Decorative Wall Panel with Musical Instruments

On display in:

Panelled Room

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artist or maker

Deneux, Dieudonné (d.1786)


c 1768

dated by comparable work in Société libre d'Emulation à Liège

Place of production

  • Liège, Wallonia, Belgium


  • oil on canvas

Type of object

  • panels (surface components)
  • paintings

Accession number


One of nine painted panels with floral motifs and trophies. Almost square panel with outside blue-green border around a gold cartouche composed of rocaille C-scrolls and S-scrolls with palm fronds in the upper and lower corners and columns ofpalm fronds with architectural capitals on the lateral sides. A rocaille oval appears at upper centre and at lower centre.

Depending from a loop at the upper centre of the cartouche hangs a trophy on a ribbon and two flower garlands that wind down the sides of the cartouche. The trophy is composed of a basket of flowers and musical instruments including a lute, pipes, a musical score, a drum and a tambourine. Further flowers hang round the trophy. The trophy is set against a grey background.


One of nine decorative panels that decorated the Garden Bedroom at Waddeson Manor (now Panelled Room). The panel to the left of the door (acc. no. 744.1) is signed by Dieudonné Deneux, a decorative painter from Liège. They demonstrate Deneux's familiarity with the latest Parisian fashions.

Much of Deneux's work has been lost. It is known that he painted for religious, civic and private patrons in Liège. A surviving scheme dated 1768, now in the headquarters of the Société libre d'Emulation of Liège, is remarkably similar to the panels at Waddesdon, and was probably painted around the same time. The scheme included five large canvases of trophies set within a border of shell and plant motifs painted in the rococo style (see Pierre-Yves Kairis, 'Note sur Dieudonné Deneux et ses peintures du bâtiment de la Société libre d'Emulation à Liège', "Société libre d'Emulation. Bulletin d'information", 31, (2003): 13-15).

Marie-Christine Merch ('La peinture décorative à caractère civil au pays de Liège au XVIIIe siècle', mémoire de licence en histoire de l'art et archéologie (Université de Liège, 1981), pp. 74-75, 89-98) has shown that Deneux was inspired by motifs created by the French ornamental designer Jean-Charles Delafosse (1734-1789). Delafosse published 'Nouvelle Iconologie historique ou Attributs hiéroglyphiques qui ont pour objets les Elemens, les Saisons, les Quatre parties du Monde, et les diverses complexions de l'Homme' in 1767. The trophies painted by Deneux are based on Delafosse's designs featuring attributes of love, music and pastoral life. Unlike Delafosse's prints, Deneux's compositions do not have symbolic allusions. His trophies of garden tools, fruit, and musical instruments are merely decorative. Deneux's use of Delafosse's designs shows his familiarity with the latest Parisian styles.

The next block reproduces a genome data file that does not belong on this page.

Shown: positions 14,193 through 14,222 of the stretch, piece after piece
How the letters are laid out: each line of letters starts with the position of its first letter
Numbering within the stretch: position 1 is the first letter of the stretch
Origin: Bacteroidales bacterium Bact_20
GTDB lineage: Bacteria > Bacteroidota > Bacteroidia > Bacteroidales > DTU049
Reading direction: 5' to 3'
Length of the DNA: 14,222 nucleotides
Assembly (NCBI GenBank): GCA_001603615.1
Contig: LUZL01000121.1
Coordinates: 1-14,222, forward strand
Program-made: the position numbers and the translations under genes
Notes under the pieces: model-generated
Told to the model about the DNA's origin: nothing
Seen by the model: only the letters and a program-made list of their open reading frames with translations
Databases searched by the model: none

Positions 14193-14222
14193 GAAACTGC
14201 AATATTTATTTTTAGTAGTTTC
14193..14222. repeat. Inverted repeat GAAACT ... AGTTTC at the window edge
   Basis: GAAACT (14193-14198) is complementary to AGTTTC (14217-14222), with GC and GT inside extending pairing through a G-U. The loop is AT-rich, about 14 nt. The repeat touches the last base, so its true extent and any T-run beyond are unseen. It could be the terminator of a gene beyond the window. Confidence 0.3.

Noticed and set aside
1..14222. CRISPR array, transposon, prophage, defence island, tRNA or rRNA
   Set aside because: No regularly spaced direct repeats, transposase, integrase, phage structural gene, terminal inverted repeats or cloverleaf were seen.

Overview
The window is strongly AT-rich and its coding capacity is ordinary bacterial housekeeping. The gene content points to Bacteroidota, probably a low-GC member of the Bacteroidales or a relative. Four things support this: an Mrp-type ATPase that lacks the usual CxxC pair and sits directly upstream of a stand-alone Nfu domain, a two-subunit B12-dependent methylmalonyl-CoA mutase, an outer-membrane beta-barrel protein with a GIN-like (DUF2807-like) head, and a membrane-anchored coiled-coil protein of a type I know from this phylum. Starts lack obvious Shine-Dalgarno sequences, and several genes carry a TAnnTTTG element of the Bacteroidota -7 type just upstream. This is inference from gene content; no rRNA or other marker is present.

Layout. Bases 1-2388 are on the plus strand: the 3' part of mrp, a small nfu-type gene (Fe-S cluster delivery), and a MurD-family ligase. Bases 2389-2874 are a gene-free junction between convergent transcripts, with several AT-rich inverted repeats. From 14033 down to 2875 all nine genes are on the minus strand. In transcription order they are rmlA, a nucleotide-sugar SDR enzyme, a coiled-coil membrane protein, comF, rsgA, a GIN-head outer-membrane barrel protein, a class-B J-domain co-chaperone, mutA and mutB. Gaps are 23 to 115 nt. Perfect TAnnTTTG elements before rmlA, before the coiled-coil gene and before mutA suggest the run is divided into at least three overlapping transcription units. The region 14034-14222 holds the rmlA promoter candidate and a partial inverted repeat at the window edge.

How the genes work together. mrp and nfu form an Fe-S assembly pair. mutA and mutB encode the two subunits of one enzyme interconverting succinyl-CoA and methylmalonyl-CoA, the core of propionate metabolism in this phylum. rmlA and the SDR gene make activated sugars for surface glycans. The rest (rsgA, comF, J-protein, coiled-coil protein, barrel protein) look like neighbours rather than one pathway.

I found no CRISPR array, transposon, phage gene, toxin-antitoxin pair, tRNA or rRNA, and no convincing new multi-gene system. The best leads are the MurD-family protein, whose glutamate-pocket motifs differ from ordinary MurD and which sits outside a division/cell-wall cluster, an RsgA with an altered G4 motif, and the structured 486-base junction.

It is believed that the panels were always in the Garden Bedroom, and indeed the pastoral themes of the panels appear to have given the room its name. However, they do not appear in either the inventories of Ferdinand de Rothschild in 1898 or of his sister Alice in 1922. This suggests that they were not considered to be particularly valuable.

Phillippa Plock, 2012

Physical description

Dimensions (mm) / weight (mg)

2300 x 1900 (sight size)

Signature & date

not signed or dated



  • Acquired by Baron Ferdinand de Rothschild (b.1839, d.1898); inherited by his sister Alice de Rothschild (b.1847, d.1922); inherited by her great-nephew James de Rothschild (b.1878, d.1957); bequeathed to Waddesdon (National Trust) in 1957.


  • Waddesdon (National Trust)